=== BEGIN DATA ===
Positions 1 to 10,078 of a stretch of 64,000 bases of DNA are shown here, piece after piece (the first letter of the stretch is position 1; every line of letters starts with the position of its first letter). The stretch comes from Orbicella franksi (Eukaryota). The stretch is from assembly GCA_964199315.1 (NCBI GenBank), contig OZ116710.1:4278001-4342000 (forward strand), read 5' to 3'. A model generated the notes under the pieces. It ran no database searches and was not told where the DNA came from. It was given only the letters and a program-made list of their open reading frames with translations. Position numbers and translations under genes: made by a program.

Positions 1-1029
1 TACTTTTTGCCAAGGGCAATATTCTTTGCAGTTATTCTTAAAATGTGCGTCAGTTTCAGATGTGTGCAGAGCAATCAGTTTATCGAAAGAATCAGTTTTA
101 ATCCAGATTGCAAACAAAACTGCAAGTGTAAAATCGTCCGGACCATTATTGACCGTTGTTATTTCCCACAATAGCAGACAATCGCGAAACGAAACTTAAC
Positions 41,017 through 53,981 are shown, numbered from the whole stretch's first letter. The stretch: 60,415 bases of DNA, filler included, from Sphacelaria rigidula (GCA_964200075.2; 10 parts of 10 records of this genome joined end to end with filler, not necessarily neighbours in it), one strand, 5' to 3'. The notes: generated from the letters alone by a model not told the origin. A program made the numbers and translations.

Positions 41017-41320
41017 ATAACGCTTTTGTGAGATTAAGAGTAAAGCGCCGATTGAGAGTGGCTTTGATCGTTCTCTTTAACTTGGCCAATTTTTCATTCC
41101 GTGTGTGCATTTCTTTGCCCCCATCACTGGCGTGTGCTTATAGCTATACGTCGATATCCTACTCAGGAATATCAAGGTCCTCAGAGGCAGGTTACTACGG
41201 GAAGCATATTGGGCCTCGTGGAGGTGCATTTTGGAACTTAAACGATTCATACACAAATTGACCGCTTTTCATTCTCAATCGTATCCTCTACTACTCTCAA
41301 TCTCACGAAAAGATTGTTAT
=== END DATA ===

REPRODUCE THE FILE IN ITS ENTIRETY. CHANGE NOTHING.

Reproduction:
Positions 1 to 10,078 of a stretch of 64,000 bases of DNA are shown here, piece after piece (the first letter of the stretch is position 1; every line of letters starts with the position of its first letter). The stretch comes from Orbicella franksi (Eukaryota). The stretch is from assembly GCA_964199315.1 (NCBI GenBank), contig OZ116710.1:4278001-4342000 (forward strand), read 5' to 3'. A model generated the notes under the pieces. It ran no database searches and was not told where the DNA came from. It was given only the letters and a program-made list of their open reading frames with translations. Position numbers and translations under genes: made by a program.

Positions 1-1029
1 TACTTTTTGCCAAGGGCAATATTCTTTGCAGTTATTCTTAAAATGTGCGTCAGTTTCAGATGTGTGCAGAGCAATCAGTTTATCGAAAGAATCAGTTTTA
101 ATCCAGATTGCAAACAAAACTGCAAGTGTAAAATCGTCCGGACCATTATTGACCGTTGTTATTTCCCACAATAGCAGACAATCGCGAAACGAAACTTAAC
Positions 41,017 through 53,981 are shown, numbered from the whole stretch's first letter. The stretch: 60,415 bases of DNA, filler included, from Sphacelaria rigidula (GCA_964200075.2; 10 parts of 10 records of this genome joined end to end with filler, not necessarily neighbours in it), one strand, 5' to 3'. The notes: generated from the letters alone by a model not told the origin. A program made the numbers and translations.

Positions 41017-41320
41017 ATAACGCTTTTGTGAGATTAAGAGTAAAGCGCCGATTGAGAGTGGCTTTGATCGTTCTCTTTAACTTGGCCAATTTTTCATTCC
41101 GTGTGTGCATTTCTTTGCCCCCATCACTGGCGTGTGCTTATAGCTATACGTCGATATCCTACTCAGGAATATCAAGGTCCTCAGAGGCAGGTTACTACGG
41201 GAAGCATATTGGGCCTCGTGGAGGTGCATTTTGGAACTTAAACGATTCATACACAAATTGACCGCTTTTCATTCTCAATCGTATCCTCTACTACTCTCAA
41301 TCTCACGAAAAGATTGTTAT